If adventure and band aids is not your thing, you can have a play day at Hogar de la Esperanza. You will be able to assist in the care and feeding of orphaned children who love to play and have individual attention. If you are not careful you won’t want to leave them. Watch out for Yeni, she will steal your heart.
You will be guaranteed that this is not your typical mission trip. You will return home with the realization that what took place in the past week of your life was greater than yourself and that you will never be the same.

Chillicothe, OH (Youth Workcamp/Home Repair)
June 24th-July 1st
Cost: $450
Explore the true meaning of your faith in this exciting, small city where the Appalachian mountains meet the sweeping plains of the Midwest.
Within sight of the western edge of the Appalachian foothills, the first capitol of Ohio has a population of about 22,000 warm and friendly people. But like so many towns, too many of those people struggle with the challenges of aging—or the pain of having to choose between food, medicine and clothing, or badly-needed maintenance on their crumbling, aching homes.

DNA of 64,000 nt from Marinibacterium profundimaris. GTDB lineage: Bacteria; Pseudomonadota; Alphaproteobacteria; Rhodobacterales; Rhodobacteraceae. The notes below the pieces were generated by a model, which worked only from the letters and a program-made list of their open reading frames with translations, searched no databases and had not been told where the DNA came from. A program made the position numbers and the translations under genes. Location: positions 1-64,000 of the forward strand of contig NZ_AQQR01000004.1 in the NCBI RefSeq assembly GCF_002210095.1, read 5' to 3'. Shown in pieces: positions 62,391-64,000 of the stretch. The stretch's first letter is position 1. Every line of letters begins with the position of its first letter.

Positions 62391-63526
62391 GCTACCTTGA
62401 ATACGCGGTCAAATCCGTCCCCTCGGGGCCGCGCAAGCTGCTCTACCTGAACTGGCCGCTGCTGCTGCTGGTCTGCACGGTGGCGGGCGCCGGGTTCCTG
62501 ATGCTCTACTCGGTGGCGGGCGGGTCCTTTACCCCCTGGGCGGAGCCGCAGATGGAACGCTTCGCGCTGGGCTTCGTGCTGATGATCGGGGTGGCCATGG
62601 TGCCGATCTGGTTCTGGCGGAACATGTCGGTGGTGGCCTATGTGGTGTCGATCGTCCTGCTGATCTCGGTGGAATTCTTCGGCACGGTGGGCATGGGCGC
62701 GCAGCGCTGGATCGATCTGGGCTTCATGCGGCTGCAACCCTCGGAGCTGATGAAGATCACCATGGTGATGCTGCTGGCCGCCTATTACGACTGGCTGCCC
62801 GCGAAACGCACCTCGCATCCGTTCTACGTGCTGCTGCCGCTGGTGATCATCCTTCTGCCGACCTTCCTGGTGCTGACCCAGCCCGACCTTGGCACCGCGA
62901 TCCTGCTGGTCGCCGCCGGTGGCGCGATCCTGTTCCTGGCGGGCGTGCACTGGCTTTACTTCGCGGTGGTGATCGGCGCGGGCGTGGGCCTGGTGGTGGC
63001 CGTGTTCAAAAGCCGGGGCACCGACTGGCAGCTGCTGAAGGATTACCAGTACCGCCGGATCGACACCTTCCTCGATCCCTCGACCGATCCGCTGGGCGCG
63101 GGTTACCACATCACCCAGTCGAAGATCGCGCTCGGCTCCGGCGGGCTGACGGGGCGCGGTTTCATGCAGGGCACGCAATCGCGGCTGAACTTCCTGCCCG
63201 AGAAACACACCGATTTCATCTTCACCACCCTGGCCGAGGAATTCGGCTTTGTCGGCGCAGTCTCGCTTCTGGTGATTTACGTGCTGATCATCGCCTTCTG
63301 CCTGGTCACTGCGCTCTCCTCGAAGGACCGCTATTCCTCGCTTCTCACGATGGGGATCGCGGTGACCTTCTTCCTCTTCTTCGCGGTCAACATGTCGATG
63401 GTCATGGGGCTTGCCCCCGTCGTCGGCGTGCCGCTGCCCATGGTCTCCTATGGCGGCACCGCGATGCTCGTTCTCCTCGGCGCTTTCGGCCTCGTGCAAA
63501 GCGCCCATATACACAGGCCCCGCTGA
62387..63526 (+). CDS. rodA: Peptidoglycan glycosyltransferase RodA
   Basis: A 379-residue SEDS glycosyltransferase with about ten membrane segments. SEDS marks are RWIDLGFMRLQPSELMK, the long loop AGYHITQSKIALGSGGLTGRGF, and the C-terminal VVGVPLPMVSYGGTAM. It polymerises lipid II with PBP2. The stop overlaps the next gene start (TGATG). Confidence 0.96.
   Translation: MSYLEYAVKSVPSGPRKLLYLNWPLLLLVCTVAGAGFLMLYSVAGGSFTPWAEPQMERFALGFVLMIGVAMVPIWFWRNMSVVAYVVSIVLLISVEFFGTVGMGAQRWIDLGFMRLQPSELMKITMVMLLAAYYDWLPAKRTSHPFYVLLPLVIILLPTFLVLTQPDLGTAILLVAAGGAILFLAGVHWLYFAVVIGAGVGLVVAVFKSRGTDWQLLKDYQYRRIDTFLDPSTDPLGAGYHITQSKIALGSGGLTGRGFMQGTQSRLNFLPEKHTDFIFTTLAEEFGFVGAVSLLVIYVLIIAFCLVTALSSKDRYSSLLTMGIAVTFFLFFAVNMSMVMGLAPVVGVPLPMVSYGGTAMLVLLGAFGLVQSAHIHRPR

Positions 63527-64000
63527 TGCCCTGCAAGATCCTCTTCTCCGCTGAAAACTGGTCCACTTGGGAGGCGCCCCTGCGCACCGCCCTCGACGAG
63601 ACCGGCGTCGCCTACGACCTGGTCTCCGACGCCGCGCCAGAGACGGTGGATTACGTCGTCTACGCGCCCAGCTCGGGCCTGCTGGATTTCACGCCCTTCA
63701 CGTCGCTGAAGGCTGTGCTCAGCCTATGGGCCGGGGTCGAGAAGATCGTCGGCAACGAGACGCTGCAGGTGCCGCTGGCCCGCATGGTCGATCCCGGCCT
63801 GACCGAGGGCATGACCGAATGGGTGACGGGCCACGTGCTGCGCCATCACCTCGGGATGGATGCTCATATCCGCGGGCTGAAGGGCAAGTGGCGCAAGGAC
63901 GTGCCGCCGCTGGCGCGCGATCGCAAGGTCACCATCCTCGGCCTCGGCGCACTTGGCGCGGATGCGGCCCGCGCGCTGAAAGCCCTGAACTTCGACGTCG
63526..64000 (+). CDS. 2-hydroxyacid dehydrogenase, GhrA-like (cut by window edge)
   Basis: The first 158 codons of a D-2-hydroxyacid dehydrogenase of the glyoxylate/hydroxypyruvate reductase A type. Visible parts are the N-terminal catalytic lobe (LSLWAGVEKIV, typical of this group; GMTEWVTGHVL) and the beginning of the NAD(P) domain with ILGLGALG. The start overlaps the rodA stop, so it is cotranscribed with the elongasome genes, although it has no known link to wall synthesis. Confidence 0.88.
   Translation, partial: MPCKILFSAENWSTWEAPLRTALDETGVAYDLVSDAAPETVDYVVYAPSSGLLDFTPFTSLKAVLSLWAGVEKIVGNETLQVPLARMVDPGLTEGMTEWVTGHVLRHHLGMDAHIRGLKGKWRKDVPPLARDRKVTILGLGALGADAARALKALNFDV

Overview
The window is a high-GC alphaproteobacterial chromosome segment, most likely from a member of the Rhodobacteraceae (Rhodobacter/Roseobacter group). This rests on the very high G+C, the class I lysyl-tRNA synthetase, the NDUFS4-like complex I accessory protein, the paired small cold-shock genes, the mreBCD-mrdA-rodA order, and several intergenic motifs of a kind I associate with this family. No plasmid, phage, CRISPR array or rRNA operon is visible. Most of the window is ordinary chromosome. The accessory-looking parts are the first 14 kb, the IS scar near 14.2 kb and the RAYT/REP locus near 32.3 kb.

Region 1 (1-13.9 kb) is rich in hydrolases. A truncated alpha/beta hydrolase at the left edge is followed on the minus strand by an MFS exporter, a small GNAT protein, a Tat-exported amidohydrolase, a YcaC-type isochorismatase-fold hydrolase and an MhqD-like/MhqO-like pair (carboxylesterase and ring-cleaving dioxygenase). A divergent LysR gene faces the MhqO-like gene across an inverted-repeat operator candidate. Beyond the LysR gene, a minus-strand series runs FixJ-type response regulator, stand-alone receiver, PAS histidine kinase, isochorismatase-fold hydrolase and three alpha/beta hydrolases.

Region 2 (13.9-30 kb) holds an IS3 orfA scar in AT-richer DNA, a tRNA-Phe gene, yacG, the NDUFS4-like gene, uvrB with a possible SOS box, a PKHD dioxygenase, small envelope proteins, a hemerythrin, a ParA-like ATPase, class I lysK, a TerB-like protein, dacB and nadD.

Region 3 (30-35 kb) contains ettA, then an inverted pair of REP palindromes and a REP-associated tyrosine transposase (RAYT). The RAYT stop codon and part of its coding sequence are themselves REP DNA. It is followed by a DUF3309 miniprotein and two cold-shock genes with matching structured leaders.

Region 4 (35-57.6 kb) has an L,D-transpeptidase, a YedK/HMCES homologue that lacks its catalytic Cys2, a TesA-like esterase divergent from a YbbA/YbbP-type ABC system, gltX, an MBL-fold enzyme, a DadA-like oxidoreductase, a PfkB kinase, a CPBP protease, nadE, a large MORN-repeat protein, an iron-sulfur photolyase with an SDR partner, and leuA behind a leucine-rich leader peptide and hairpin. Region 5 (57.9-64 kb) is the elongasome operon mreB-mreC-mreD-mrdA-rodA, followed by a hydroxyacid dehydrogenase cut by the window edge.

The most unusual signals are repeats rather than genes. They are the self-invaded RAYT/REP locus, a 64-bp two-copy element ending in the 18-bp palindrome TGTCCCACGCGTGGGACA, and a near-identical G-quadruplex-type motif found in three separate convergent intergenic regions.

A local church—whose members have served in many Workcamps in other communities—invites your group to join with them to bring the love of Christ to their home town. Joining together in faith, you and your students will reach out to the needy by fixing leaky roofs, building wheelchair ramps and handrails, reconstructing sagging, dangerous porches, and tackling significant painting projects.

Pine Ridge, SD (Home Repair / Native American)
Week One - July 8th-15th
Week Two - July 15th-22nd
Cost: $475 plus airfare/travel